Amazing Grace, but Garcia & co set for Abu Dhabi do
With all due respect to South Africa and its latest golfing sensation Branden Grace there is an overwhelming feeling that the 2012 golf season starts in earnest this week.
Grace deserves plenty of respect after he secured a brilliant double when he won the Champions tournament on the Links at Fancourt on Sunday. The recent Qualifying School graduate beat big-name compatriots Ernie Els and Retief Goosen in a play-off to claim his second title in seven days.
There was a time when those two South African giants were - with Tiger Woods, Phil Mickelson and Vijay Singh - members of the game's "big five". But this is no longer the case and the waning Els and Goosen have shifted to the periphery of the big-time stage.
Branden Grace was 258th in the world rankings last week but now moves into the top 100. Photo: Getty
It takes an awful lot more than mere results to remove Woods from the centre of the golfing spotlight and the 14-time major winner is threatening a resurgent year after winning his own limited-field event at the end of 2011.
But to maintain the momentum he now needs to fend off a different generation; the likes of Luke Donald, Lee Westwood, Rory McIlroy and Martin Kaymer.
And this is why this week's opening event on the European Tour's "Desert Swing" in Abu Dhabi is such an eagerly anticipated tournament. Not only is Woods launching his season in the Emirate, he does so against the top four players in the world.
From a parochial point of view it is all the more interesting because the top three places in the world rankings are occupied by UK golfers in Donald, Westwood and McIlroy.
The current venue creates quality victors like defending champion Kaymer, who is a three-time winner of the tournament, and this suggests a star-studded leaderboard will be challenging for the title come Sunday afternoon.
Let's hope so, because a tussle between Woods and players who head the world rankings would offer the perfect start to what promises to be a vintage golfing year.
One player who will surely been keen to join the mix, and might just succeed this week, is Sergio Garcia. Still only 32, he is embarking on the 13th full season of a lucrative yet still unfulfilled career.
The Spaniard has finished tied eighth and in a share of 13th place in his two previous visits to Abu Dhabi and, like Woods, appears firmly on the comeback trail after his golf had appeared to be in a dangerous downward spiral.
With a revamped putting style Sergio Garcia appears firmly on the comeback trail. Photo: Reuters
Garcia is currently 17th in the world rankings, eight places higher than Woods, having won twice in his last four tournaments. Those victories came back to back in Spain in the latter part of the 2011 season.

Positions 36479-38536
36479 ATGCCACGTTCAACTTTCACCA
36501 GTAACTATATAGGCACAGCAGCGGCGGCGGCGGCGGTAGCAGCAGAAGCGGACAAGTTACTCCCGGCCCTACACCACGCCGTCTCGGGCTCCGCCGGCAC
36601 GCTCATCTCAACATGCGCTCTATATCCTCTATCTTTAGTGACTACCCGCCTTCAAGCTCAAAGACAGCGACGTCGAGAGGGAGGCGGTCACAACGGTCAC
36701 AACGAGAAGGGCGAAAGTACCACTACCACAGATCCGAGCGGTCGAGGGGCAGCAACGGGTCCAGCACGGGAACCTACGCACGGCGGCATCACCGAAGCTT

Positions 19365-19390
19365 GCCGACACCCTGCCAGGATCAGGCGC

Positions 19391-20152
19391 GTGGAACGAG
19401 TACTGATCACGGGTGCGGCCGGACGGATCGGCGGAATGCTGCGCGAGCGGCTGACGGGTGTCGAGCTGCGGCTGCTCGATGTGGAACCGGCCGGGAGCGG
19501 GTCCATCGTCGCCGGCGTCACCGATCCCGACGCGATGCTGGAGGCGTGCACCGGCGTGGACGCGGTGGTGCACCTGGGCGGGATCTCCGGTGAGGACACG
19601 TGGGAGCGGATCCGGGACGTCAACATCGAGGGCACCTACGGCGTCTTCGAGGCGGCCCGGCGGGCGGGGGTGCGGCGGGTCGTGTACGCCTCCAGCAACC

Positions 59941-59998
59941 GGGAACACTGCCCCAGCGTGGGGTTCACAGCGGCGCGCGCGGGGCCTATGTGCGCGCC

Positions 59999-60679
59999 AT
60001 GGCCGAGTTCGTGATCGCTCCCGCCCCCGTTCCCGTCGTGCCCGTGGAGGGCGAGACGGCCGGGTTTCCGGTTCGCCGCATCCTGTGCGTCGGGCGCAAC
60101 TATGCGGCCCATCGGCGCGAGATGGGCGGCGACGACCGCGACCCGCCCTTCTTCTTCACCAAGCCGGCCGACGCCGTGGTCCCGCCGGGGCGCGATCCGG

He won the Castello Masters on his home course by an astonishing 11 strokes in October, finishing at 27 under par, and the following week triumphed in the Andalucia Masters at a far more exacting Valderrama.
Both wins showed a revamped putting style could withstand the pressure of the sharp end of a tournament which should imbue the Spaniard with confidence as he embarks on arguably the most important year of his career to date.
Since finishing second to Padraig Harrington in the 2008 US PGA, a season in which he won more money than any other player by pocketing nearly $7m, there has been little to cheer Garcia.
Unsettled in his personal life and increasingly petulant on the course he tumbled out of the world's top 50 and failed to make the last Ryder Cup team for the first time.
The first signs that his exceptional talent was being re-harnessed came around seven months ago when he made a play-off at the International Open in Germany and finished seventh at the US Open.
Then, in July, he was ninth at the Open at Sandwich where he cut a composed and contented figure on the course. No longer were we watching him walk onto greens and wondering how badly his putter would behave.
His new "saw-grip" has grown ever more dependable; he ranked 13th in the European Tour putting charts for greens hit in regulation, and his long game remains as strong as any in the upper echelons of the game.
Still the temper can boil over, as was seen in his last outing in Thailand where a five iron was sent whirling into the water after an ugly pushed tee shot, but as Garcia says himself, overall his mental attitude is much improved.
"Compared with a year ago it has changed a lot," he told reporters while finishing 11th at the season-ending Dubai World Championship.
Garcia says he is less likely to let a poor shot affect him negatively. "You learn as you go and hopefully you keep on going like that," he said.
Naturally he is determined to regain his place in the European Ryder Cup team, especially with his compatriot, and a partner in 2006, Jose Maria Olazabal captaining the side.
An encouraging start has been made to Garcia's qualifying campaign for Medinah - he currently lies fifth in the table and would make significant strides with a high finish this week in a tournament rich in world ranking points.
If he can kick off his 2012 season in the resurgent manner of the second half of his last campaign there is no reason why he can't re-establish himself at the very top of the game.
Witnessing how Garcia fares against Woods and Europe's current "big four" will be one of the most fascinating aspects for what promises to be an enthralling tournament in Abu Dhabi this week.